"As to Nature," replied the Corporal, with considerable modesty, for he never disputed the truth of the compliment—"'tis not 'cause a man be six feet without's shoes, that he's any nearer to lady's heart. Sir, I will own to you, howsomever it makes 'gainst your honour and myself, for that matter—that don't think one is a bit more lucky with the ladies for being so handsome! 'Tis all very well with them ere willing ones, your honour—caught at a glance; but as for the better sort, one's beauty's all bother! Why, Sir, when we see some of the most fortunatest men among she-creturs—what poor little minnikens they be! One's a dwarf—another knock-kneed—a third squints—and a fourth might be shown for a hape! Neither, Sir, is it your soft, insinivating, die-away youths, as seem at first so seductive; they do very well for lovers, your honour; but then it's always rejected ones! Neither, your honour, does the art of succeeding with the ladies 'quire all those finniken, nimini-pinimi's, flourishes, and maxims, and saws, which the Colonel, my old master, and the great gentlefolks, as be knowing, call the art of love—baugh! The whole science, Sir, consists in these two rules—'Ask soon, and ask often.'"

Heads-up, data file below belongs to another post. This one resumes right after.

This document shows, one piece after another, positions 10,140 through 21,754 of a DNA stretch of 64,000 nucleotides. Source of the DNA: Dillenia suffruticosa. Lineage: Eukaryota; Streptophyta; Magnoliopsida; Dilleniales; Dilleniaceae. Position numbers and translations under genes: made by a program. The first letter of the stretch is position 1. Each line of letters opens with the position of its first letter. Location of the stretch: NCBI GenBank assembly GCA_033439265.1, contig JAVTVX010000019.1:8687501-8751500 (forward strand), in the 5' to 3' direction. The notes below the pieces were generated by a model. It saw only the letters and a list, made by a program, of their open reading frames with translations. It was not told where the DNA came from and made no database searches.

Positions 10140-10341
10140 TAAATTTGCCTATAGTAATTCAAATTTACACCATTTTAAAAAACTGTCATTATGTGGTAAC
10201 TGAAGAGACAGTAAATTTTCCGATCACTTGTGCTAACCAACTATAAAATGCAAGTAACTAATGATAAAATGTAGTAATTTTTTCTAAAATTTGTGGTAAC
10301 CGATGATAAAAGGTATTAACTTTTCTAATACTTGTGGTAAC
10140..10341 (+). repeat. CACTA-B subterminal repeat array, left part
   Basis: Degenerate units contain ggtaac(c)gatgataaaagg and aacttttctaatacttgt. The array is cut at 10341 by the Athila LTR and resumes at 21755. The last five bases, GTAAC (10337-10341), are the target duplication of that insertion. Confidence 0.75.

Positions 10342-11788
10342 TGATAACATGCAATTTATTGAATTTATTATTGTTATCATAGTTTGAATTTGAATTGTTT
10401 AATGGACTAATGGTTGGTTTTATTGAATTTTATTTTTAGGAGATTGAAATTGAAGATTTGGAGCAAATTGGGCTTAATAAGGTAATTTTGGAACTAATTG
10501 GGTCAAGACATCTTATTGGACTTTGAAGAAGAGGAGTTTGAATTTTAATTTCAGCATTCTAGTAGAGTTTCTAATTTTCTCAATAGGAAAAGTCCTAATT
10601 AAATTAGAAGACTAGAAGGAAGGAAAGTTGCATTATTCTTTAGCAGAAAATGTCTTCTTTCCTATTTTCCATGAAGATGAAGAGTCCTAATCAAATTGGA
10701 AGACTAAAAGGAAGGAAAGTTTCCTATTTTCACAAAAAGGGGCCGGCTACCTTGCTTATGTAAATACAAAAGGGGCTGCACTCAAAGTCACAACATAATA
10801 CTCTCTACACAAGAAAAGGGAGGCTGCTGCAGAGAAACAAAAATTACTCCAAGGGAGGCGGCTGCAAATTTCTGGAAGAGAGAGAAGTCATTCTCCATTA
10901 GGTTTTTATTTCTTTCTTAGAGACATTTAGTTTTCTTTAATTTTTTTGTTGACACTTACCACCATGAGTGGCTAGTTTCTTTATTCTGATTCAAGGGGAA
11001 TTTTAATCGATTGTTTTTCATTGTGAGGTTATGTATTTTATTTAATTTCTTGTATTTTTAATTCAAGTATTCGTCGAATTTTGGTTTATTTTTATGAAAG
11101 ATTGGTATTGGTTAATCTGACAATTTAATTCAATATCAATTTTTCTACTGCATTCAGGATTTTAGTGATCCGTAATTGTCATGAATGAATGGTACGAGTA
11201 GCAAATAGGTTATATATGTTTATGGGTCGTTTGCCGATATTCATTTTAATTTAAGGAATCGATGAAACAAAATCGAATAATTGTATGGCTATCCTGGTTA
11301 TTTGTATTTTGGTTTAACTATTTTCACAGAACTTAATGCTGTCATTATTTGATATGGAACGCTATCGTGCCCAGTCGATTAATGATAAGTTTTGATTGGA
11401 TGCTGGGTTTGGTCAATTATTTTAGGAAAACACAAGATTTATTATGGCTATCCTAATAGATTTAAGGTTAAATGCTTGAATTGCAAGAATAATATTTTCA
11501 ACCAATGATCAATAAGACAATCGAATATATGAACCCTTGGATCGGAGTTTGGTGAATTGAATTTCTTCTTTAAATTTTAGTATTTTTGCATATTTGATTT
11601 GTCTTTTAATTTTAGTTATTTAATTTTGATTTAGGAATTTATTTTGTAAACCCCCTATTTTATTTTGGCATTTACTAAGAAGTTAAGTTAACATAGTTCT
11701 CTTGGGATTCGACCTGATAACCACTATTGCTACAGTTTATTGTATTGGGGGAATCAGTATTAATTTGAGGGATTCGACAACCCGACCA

"There seems no great difficulty in them, Bunting."

"Not to us who has gumption, Sir; but then there is summut in the manner of axing—one can't be too hot—can't flatter too much—and, above all, one must never take a refusal. There, Sir, now—if you takes my advice—may break the peace of all the husbands in Lunnun—bother—whaugh!"

"My uncle little knows what a praiseworthy tutor he has secured me in you, Bunting," said Walter, laughing: "And now, while the road is so good, let us make the most of it."

As they had set out late in the day, and the Corporal was fearful of another attack from a hedge, he resolved, that about evening, one of the horses should be seized with a sudden lameness, (which he effected by slily inserting a stone between the shoe and the hoof,) that required immediate attention and a night's rest; so that it was not till the early noon of the next day that our travellers entered the village in which Mr. Jonas Elmore resided.

It was a soft, tranquil day, though one of the very last in October; for the reader will remember that Time had not stood still during Walter's submission to the care of Mr. Pertinax Fillgrave, and his subsequent journey and researches.